Home > Free Agency, NFL > Transaction Analysis: Tarvaris Jackson to Seattle, Hasselbeck to Tennessee, Vince Young to Philly

Transaction Analysis: Tarvaris Jackson to Seattle, Hasselbeck to Tennessee, Vince Young to Philly

The quarterback carousel is in full swing.  And this trio of teams wasted no time in getting in on it.  A different post will be used to address the Kevin Kolb trade.

The first domino fell when Tarvaris Jackson agreed to terms with Seattle very shortly after the negotiating period opened on Tuesday.  Jackson followed the path first paved by offensive coordinator and Brett Favre BFF Darrell Bevell, moving from Minnesota to Seattle in the offseason.  For the Seahawks, this should have been really obvious after they didn’t select any quarterbacks in the draft.  The Hasselbeck era in Seattle gets to end amicably, and with no obvious solution to their quarterback situation, the quick add of Jackson gives them a player with a little bit of upside and starting experience on the salary of a backup who can play right away.  It’s everything that Seattle screwed up in the Charlie Whitehurst deal when they traded a third round pick for a player with no experience at the quarterback position, causing Hasselbeck to win a job that the Seahawks pretty clearly did not intend for him to win.

When you take a look at a situation like the Cincinnati Bengals have at their quarterback position (under the assumption that Carson Palmer is, in fact, a retired player), you can see what could have happened to the Seahawks if they weren’t judicious at this position.  The Bengals employ Bruce Gradkowski, Jordan Palmer, and Andy Dalton.  The Bengals have all year to try to develop Dalton, but it is quite clear, to me at least, that the Bengals best plan at the quarterback position for the future is for Palmer to have a change of heart.  Gradkowski isn’t anywhere near the player Jackson has been over his career, Jordan Palmer has failed to hold a job whenever there has been competition, and Dalton was pushed up into the second round by a ton of demand at the quarterback position.   The Seahawks were able to stay on pace in their rebuilding project while passing on mid-tier draft-eligible quarterbacks, and for their trouble, they might have picked up the highest upside player on either team (Jackson, if not Dalton), and won’t have to sit through the many moods of Bruce Gradkowski in the meantime.

Seattle opens itself up for criticism if and when the offense struggles behind Jackson, but then again, the offense struggled behind Hasselbeck last year, and they won the NFC West.  It would not be too strange an outcome to have predicted if they do so again.

Hasselbeck moves on and signs with the Tennessee Titans, which is not nearly as sound as a football move.  Tennessee was also pretty barren at the quarterback position after drafting Jake Locker with the 8th overall pick.  Hasselbeck comes in and is instantly the best quarterback on the Titan roster.  That also would have been true of most of the free agent market.  Tennessee just happened to settle on the player who is 35 years old.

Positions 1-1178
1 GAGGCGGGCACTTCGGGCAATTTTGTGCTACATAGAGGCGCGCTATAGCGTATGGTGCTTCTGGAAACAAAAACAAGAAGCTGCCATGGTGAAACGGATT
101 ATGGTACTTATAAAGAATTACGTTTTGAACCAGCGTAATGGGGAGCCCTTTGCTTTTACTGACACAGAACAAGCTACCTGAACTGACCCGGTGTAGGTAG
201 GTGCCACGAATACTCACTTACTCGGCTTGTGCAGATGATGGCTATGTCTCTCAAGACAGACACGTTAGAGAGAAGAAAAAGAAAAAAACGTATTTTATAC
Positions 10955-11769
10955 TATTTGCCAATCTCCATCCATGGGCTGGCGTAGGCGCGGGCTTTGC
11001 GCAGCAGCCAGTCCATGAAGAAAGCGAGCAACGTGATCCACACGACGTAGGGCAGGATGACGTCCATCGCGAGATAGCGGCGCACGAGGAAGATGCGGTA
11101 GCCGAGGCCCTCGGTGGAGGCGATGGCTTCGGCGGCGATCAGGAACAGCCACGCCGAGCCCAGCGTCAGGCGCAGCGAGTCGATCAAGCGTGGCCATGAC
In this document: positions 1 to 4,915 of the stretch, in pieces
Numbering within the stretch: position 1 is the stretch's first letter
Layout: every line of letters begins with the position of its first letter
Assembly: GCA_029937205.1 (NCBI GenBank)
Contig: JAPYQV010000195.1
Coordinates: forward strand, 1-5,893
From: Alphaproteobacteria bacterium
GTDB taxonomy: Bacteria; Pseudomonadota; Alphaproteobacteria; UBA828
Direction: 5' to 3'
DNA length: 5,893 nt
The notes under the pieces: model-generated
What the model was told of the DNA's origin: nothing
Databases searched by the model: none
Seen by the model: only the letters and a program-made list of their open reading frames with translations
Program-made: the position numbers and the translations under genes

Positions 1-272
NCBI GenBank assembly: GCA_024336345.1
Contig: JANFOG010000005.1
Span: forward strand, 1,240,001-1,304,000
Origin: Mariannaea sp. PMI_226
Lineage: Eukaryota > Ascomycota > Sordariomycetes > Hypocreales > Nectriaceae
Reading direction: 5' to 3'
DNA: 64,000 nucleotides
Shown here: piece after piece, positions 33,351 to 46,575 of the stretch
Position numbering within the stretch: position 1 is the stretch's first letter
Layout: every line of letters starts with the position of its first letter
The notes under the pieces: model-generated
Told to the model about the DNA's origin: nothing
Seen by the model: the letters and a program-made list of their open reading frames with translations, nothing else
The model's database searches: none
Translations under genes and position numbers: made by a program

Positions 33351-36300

Tennessee must have thought the world of him because they are still going to pay him like a top passer over the next three years at 7 million per year.  Hasselbeck was last a top passer in 2007.  Even if you believe he can sustain the gains he made in 2010 under Jeremy Bates (who was fired by the Seahawks, for reasons unknown to outsiders), Hasselbeck is still at the very, very end of his useful life, to the point where even getting 16 mildly effective games out of him is farfetched.  Hasselbeck already has an existing relationship with Locker from their days as residents of the state of Washington, but that seems like a silly thing to tack a couple extra million on there for.

My problem here is with the Tennessee Titans, not with Matt Hasselbeck, who is by all reports, a classy guy and the kind of face of an organization the Titans should want.  But the longer he remains the top QB on their roster, the more evident it will become that drafting Jake Locker was a mistake.  If Locker was going to blow us away this year, a Hasselbeck signing wouldn’t make any sense.  The Titans plan of succession is very obvious here, I’m just not sure it has any chance of working.

Tennessee’s Thursday release of former franchise quarterback and 2006 offensive rookie of the year Vince Young was a bad situation for everyone involved, including Young.  He landed a couple hours later on his feet in Philadelphia, filling the void created by the Kevin Kolb trade.  This is an obvious win for the Eagles, since Kolb and Young are pretty identical in their value to a team as backup quarterbacks.  Kolb got a monster deal from Arizona because of his projection as a starter, but for Philadelphia, there’s hardly any on-field loss.  Young is the biggest winner though: the Eagles organization is a value creating machine for quarterbacks.  He goes anywhere else, and he’s sink or swim for the rest of his career.  By going to the Eagles, he’s going to be in high demand at this point next year.  Only problem for the Eagles is that Young is on a one year deal, and if they’re going to get any value for him after the season, they can only do so by using the franchise tag on him, which will limit the return in any trade.

Then again, I’m not even convinced that Young will make it to the season there.  One unexpected injury to a QB in the preseason, and Young is going to be in demand yet again.  The fact that the Eagles hold his rights just gives the rest of the league the heads up that when you need a quarterback, you’re probably going to have to go through the Eagles to get it.

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